Interview: Renowned filmmaker Philip Bloom on the Sony Xperia Pro-I and the state of smartphone videography
Sony's Xperia Pro-I just went on sale and at one of the press events accompanying the launch we ran into renowned filmmaker Philip Bloom. One of the big names in the industry, he has worked as a cameraman and cinematographer for Lucasfilm, CNN, Sky News, and the BBC, among others.
Mr. Bloom is also keeping a close eye on the smartphone industry and had some very interesting thoughts to share about the Sony Xperia Pro-I and the state of smartphone videography as a whole. You can read the interview below.Renowned British filmmaker Philip Bloom (Image Credit: Philip Bloom)
How would you describe your experience using the Xperia Pro-I?
I am a big fan of using smartphones for photos and videos - ever since it was first possible and these days, there are many phones that do a really impressive job with both. What makes the Xperia Pro-I so special for me is it’s the first camera on a phone that has an image that doesn’t look like a camera on a phone. The image looks much more natural and less over processed and this is the biggest issue that I’ve had with other phones.
Having accurate eye autofocus, 4K 10-bit recording with the ability to go to 4K 120p and the benefits that a larger pixel pitch have on the image are all great and it’s that last feature that is the key. You can have all the features in the world but if the image isn’t good then it’s meaningless.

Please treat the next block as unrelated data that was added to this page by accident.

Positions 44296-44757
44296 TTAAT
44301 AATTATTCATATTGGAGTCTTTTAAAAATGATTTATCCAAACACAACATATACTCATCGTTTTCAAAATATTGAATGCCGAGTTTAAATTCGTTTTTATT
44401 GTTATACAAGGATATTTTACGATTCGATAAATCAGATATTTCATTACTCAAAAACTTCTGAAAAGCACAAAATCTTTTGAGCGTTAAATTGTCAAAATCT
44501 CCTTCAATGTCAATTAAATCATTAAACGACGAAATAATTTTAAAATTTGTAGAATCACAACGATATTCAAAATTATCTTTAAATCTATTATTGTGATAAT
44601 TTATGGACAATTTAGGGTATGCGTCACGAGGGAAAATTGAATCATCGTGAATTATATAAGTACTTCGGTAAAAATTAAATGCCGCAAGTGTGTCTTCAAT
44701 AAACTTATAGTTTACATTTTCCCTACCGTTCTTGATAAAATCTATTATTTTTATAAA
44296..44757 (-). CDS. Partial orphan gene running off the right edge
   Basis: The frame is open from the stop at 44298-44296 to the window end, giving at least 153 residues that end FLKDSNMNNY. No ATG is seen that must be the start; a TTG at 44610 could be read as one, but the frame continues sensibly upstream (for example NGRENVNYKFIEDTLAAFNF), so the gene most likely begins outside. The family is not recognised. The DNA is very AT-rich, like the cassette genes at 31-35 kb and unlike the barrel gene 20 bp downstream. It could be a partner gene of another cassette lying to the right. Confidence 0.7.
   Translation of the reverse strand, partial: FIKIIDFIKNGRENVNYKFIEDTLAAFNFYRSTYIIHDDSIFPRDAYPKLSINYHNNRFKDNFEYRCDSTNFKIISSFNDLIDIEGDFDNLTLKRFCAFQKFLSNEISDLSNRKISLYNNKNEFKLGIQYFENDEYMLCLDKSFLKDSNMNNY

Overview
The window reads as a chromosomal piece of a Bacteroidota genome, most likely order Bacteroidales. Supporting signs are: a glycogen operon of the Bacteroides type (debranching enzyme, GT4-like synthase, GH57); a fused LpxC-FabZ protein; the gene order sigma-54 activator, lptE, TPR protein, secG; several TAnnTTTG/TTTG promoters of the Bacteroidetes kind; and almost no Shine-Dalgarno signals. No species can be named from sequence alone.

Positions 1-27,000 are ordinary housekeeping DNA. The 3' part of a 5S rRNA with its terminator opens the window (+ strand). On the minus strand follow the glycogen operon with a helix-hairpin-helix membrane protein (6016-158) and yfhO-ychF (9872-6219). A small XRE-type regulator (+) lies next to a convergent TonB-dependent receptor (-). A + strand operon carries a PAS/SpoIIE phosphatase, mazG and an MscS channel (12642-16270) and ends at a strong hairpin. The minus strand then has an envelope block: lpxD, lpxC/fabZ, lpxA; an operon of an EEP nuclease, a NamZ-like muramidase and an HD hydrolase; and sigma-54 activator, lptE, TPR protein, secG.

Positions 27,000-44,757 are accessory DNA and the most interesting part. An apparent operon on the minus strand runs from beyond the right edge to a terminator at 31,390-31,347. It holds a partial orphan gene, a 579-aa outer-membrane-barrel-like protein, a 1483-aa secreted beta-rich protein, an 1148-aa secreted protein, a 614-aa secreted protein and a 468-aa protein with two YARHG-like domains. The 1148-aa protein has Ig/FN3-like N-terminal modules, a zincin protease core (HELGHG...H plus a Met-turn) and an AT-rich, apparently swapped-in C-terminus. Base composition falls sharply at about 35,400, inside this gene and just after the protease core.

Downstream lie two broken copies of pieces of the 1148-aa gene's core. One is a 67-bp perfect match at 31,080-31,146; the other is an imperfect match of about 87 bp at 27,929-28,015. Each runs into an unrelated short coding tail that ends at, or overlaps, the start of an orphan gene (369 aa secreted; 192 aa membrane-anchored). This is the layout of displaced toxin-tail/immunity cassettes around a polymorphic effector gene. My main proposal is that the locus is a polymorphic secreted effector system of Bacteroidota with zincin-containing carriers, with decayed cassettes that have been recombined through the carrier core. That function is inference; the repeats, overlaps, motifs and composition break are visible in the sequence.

With the weight and size advantages obvious, what to you remain the main limitations of smartphone (video) cameras compared to their larger counterparts?
Physics is the main limitation. There’s a reason why dedicated cameras, even compacts, are the size they are. The amount of processing that is needed to pump out high quality video is substantial and phones are thin. So no space for a heatsink, no space for a fan. That thickness is also the thing that limits what sensor and optics you can put in there. I am very pleased that the Xperia Pro-I does have a microSD card as removable media is an important, and expected feature in a traditional camera.
Who do you think that handset is for? It probably won't be replacing the Alpha 1 in your high-profile jobs, so who, or rather what tasks do you think it's right for?
I think they made the phone for me, it’s really nice of them to do that! Joking aside, I am the target market; someone who shoots videos and stills a lot both professionally and personally. Whilst it can’t come close to my full-frame mirrorless cameras, it does give me a very high-quality camera that I will always have on me. It’s also something I can use in my work as a documentary filmmaker when I need an extra quick shot or need to be discrete.
I also think that advancing camera features has become the main reason why many people upgrade these days, well maybe not my mum, but for people that are into photography and video will find this very tempting.
What changes in terms of both hardware and software would you propose to make the Pro-I successor an even better professional tool?
There are many things I would love to see, too many to list, but the main things would be the following;